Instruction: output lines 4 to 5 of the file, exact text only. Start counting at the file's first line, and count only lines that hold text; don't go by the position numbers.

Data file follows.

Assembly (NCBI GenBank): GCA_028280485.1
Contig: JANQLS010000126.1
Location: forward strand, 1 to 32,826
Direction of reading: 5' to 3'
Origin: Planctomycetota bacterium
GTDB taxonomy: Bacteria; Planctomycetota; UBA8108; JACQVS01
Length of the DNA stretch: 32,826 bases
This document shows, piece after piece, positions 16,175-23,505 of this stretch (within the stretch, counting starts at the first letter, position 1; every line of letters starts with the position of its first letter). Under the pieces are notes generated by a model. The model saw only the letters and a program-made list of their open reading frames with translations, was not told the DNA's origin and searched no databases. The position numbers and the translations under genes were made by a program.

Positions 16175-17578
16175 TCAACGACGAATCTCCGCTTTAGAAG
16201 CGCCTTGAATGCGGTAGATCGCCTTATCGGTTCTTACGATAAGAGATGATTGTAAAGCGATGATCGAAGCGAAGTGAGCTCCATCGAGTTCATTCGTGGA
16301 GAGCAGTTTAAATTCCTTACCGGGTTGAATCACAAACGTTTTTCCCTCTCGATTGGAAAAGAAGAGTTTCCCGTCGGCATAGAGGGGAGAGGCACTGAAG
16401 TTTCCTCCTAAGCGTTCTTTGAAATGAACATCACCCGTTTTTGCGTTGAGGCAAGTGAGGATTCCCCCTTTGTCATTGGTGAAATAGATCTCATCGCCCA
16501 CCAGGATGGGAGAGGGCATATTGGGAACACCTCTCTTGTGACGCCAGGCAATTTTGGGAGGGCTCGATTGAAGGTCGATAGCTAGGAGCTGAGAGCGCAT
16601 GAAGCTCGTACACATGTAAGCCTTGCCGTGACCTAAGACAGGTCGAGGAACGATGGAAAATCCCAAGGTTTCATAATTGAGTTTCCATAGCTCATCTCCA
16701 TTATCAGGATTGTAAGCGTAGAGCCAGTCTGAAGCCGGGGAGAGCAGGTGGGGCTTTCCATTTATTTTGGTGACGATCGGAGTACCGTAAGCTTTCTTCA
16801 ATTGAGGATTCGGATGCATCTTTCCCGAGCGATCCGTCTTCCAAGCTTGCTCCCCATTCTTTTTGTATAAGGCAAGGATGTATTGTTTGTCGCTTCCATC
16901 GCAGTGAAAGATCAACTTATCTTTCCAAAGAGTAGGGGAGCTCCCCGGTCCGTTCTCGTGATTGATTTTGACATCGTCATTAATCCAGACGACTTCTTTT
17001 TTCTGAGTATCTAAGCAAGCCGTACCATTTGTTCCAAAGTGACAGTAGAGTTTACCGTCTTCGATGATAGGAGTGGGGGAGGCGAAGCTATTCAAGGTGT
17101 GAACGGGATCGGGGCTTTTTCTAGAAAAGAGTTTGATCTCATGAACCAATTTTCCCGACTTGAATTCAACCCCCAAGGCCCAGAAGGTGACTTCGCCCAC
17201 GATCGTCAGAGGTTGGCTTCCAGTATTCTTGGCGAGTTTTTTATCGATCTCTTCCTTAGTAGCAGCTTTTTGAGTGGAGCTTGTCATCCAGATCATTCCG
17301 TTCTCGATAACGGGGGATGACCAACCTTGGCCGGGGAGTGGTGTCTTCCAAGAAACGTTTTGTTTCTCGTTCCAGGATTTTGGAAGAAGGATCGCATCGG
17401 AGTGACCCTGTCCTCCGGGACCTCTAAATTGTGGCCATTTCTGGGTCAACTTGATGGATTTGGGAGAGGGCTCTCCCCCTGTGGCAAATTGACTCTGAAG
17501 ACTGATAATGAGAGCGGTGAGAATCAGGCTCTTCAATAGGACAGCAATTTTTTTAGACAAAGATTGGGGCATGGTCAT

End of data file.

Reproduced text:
Direction of reading: 5' to 3'
Origin: Planctomycetota bacterium